The only character besides Dante to appear all the way through Inferno, Virgil’s ghost is generally taken by critics to represent human reason, which guides and protects the individual (represented by Dante/Everyman) through the world of sin. As befits a character who symbolizes reason, Virgil proves sober, measured, resolute, and wise. He repeatedly protects Dante from hostile demons and monsters, from Charon to the Centaurs; when he appears powerless outside the gates of the city of Dis in Canto VIII, his helplessness appears very ominous, signifying that Lower Hell offers far darker dangers than Upper Hell. Virgil’s reliance on the angelic messenger in this scene also symbolizes the fact that reason is powerless without faith—an important tenet of Dante’s moral philosophy and one that marks Inferno as a Christian poem, distinct from the classical epics that preceded it. In the fullest sense of the word, Virgil acts as Dante’s guide, showing him not only the physical route through Hell but also reinforcing its moral lessons. When Dante appears slow to learn these lessons—such as when he sympathizes with sinners or attempts to remain too long in one region of Hell—Virgil often grows impatient with him, a trait that humanizes this otherwise impersonal shade.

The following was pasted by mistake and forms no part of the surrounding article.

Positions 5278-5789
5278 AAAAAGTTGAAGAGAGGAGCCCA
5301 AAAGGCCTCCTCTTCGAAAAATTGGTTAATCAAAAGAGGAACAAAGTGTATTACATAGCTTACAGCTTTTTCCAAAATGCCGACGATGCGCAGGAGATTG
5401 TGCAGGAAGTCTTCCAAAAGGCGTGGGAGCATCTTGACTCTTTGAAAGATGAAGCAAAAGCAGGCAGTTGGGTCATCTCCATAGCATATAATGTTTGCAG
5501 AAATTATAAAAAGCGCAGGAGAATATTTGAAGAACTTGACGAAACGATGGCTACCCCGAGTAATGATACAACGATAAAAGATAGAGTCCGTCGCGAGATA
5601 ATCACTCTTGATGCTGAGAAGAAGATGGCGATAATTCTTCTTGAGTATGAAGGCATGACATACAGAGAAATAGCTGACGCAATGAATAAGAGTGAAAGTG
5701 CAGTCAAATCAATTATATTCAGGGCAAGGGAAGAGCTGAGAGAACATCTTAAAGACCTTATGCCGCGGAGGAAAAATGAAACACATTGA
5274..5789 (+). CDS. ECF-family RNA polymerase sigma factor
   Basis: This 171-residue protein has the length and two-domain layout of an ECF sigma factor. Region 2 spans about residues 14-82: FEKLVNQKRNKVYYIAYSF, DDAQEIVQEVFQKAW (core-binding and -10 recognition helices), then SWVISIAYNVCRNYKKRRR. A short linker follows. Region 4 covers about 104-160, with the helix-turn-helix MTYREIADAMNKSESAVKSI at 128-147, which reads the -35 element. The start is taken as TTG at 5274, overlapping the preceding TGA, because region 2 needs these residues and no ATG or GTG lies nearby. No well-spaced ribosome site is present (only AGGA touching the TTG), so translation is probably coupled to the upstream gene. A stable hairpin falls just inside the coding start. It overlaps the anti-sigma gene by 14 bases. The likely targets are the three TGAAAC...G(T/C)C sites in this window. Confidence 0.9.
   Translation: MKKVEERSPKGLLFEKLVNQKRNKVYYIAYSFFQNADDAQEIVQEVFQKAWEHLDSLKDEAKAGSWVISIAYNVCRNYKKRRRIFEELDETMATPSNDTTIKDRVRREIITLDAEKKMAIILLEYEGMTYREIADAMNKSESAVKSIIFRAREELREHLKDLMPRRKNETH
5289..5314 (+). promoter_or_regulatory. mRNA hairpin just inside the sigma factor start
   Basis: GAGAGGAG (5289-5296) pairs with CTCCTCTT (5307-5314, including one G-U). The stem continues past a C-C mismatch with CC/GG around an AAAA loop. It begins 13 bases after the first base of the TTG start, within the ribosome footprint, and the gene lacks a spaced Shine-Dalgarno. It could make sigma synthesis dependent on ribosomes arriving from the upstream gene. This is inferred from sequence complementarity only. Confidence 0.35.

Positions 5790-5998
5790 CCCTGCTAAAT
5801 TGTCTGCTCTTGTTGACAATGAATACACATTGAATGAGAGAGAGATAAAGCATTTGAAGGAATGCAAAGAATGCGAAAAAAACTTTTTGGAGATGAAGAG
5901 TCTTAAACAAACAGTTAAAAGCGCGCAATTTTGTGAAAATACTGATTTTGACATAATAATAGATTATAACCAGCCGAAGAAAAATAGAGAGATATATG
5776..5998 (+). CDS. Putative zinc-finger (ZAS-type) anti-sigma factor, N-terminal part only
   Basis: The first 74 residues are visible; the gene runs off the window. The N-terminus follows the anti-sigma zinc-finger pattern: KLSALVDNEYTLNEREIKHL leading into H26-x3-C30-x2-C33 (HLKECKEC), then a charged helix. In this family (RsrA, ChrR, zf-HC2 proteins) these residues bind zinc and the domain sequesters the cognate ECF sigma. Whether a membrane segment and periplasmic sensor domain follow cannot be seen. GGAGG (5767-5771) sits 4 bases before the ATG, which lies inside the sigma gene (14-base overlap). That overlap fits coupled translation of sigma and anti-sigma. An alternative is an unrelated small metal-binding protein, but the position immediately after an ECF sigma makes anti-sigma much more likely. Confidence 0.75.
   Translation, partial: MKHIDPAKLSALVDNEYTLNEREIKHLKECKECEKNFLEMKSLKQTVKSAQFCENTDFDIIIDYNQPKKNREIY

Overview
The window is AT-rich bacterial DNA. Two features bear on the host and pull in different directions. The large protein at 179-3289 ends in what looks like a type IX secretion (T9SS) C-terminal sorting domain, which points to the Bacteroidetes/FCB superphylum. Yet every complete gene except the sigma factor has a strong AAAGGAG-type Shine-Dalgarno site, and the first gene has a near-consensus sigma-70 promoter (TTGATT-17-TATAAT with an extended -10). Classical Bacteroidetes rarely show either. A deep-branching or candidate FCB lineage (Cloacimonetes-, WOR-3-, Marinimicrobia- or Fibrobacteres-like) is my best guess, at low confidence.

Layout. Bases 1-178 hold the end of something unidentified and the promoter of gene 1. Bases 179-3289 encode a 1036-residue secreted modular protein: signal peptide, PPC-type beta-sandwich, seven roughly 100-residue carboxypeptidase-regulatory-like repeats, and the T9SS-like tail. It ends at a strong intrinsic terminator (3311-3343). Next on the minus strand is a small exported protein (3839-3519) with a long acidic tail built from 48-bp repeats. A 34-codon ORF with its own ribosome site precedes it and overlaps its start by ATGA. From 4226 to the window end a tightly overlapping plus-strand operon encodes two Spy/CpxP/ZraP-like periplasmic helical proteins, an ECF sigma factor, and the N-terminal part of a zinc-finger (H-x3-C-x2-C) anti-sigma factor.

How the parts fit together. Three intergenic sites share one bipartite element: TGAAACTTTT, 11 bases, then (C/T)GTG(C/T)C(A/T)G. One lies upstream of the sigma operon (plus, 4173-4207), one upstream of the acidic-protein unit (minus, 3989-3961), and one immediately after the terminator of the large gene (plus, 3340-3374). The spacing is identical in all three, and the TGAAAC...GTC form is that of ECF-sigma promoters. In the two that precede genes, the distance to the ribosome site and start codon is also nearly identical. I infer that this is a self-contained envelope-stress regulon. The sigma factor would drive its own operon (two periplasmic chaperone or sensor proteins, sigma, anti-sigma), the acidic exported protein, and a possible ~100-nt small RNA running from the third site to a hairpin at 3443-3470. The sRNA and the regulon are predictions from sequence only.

Dante the character and Dante the poet seem to regard Virgil differently. Dante the character regards Virgil as his master, constantly swearing his admiration for, and trust in, him. Dante the poet, however, often makes use of Inferno to prove his own poetic greatness in comparison to the classical bards who preceded him—including Virgil, who lived more than a thousand years before Dante. In Dante’s time, Virgil, the author of the Aeneid, was considered the greatest of the Roman poets. As with many of his other classical and mythological appropriations, Dante’s inclusion of Virgil in his poem denotes both an acknowledgment and appreciation of classical tradition and, to some degree, a form of bragging on Dante’s part: for while he respects Virgil enough to include him in his work, he also suggests that his poem subsumes Virgil entirely.